New OECD report on "Fostering Innovation in the Ocean Economy" planned



Future Ocean and OECD cooperate on the economic valuation of ocean observation data

Ocean observation data not only provide a central basis for ocean exploration, but also provide valuable information for industry and policy applications and planning. The OECD, Organization for Economic Cooperation and Development, is currently preparing a report on "Fostering Innovation in the Ocean Economy" to be presented to the public at the turn of the year 2018/2019, based on analyzes and compilations of international scientists, to provide a sound framework for innovation in the marine economy.

 

The economist Dr. Julia Hoffmann will be responsible for Ocean Observation for the Cluster of Excellence "Future Ocean" and prepare analyzes for application and innovation opportunities resulting from the multitude of ocean observation data.

The cooperation of the Cluster of Excellence 'Future Ocean' and the OECD in this subproject is a component of the activities in the Knowledge Exchange of 'Future Ocean' between science and political organizations. Julia Hoffmann earned her degree in the working group "Environmental, Resource and Ecological Economics" of Professor Martin Quaas at Kiel University. Her recent work, which is expected to be completed within this year, will focus on the analysis of end-users and uses of ocean observation data as well as the economic valuation of the benefits associated with ocean observation data. Included in the study are the IOC-UNESCO, which is involved, in the Global Ocean Observing System (GOOS), and the EU project AtlantOS, which deals with the integration of ocean observation systems for improved use. Both initiatives include in their research program the potential uses for science, politics and industry of ocean observation data.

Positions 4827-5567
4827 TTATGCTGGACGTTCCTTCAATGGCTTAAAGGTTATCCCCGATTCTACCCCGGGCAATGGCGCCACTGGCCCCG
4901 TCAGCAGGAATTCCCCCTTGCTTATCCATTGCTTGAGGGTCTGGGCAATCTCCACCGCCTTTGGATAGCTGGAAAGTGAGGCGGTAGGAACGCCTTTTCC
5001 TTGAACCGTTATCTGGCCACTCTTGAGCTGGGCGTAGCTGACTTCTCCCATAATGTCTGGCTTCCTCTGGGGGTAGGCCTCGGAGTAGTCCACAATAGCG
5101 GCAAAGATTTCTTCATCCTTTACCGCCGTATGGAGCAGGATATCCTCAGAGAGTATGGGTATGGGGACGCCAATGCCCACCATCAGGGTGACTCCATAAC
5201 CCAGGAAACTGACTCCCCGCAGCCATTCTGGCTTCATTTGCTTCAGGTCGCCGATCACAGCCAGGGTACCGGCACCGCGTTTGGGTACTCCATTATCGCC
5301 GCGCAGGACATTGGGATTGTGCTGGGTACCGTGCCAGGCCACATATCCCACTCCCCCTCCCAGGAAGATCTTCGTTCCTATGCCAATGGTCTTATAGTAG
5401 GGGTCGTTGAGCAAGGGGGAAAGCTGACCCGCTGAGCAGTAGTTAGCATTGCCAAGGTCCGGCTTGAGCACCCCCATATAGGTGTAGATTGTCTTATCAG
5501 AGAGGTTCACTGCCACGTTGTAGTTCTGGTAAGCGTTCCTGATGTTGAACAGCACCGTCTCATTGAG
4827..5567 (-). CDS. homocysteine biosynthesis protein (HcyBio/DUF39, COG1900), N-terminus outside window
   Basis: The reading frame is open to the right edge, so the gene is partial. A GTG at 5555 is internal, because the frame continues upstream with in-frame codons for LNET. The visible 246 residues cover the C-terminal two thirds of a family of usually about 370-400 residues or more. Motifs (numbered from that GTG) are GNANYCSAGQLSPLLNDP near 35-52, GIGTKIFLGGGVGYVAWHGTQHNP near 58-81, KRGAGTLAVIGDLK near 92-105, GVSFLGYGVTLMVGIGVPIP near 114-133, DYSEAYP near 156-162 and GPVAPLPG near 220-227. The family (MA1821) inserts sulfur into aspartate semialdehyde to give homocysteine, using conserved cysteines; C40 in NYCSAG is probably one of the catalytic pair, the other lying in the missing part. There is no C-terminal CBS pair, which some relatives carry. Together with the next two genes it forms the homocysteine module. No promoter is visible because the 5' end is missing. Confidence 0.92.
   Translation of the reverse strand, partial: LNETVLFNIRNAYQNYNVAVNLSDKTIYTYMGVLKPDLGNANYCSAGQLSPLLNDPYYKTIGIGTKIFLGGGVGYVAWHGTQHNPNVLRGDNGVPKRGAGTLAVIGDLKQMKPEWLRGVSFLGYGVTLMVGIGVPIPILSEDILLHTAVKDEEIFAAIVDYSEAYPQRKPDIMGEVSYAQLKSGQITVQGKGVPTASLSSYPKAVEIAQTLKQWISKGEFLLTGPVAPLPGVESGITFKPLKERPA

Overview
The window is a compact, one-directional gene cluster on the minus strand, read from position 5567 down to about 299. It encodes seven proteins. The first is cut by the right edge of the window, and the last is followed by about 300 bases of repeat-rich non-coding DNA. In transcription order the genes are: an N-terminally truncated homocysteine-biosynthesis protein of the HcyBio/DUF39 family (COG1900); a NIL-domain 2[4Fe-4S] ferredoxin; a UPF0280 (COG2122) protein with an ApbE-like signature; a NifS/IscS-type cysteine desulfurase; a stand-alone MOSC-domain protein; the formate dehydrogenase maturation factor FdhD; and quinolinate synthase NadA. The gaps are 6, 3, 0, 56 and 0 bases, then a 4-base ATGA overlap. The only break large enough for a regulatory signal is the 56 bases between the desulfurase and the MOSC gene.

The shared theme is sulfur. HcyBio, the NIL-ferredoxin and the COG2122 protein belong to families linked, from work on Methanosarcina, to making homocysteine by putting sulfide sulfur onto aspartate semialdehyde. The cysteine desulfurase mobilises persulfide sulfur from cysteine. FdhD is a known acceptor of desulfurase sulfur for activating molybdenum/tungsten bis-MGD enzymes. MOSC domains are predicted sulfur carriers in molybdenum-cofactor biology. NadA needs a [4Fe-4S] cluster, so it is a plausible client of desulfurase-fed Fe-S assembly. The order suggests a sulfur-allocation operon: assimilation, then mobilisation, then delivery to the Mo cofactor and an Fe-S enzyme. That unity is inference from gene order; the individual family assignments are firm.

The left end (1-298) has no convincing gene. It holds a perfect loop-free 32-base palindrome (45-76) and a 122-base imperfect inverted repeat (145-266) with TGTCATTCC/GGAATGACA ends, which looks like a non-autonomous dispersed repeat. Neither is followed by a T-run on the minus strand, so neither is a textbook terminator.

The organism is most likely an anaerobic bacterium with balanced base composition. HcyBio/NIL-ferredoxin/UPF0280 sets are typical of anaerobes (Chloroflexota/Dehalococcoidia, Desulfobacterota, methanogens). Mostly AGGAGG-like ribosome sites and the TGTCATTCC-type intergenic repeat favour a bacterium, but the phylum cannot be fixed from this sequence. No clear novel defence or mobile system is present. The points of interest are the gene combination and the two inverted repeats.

The first kick-off workshop of the Institute for the World Economy in Kiel was held in January 2018 with business representatives from the field of data processing. In particular, the participants discussed which ocean observation data is currently available for further use and what opportunities arise from examining large data (big data) for hidden patterns, unknown correlations and other information.

More information about the topic
As early as April 2016, the OECD project group "Space and Oceans" had published the report „The Ocean Economy in 2030". The report presents and discusses the economic development potential of different sectors and their interaction, which are influenced either directly or indirectly in their production process by oceanic resources. Important factors influencing the estimation of future economic developments are innovations in these sectors.
Link to the report: http://www.oecd.org/futures

Contact
Julia Hoffmann, j.hoffmann@economics.uni-kiel.de
Wiebke Müller-Lupp, wmueller-lupp@uv.uni-kiel.de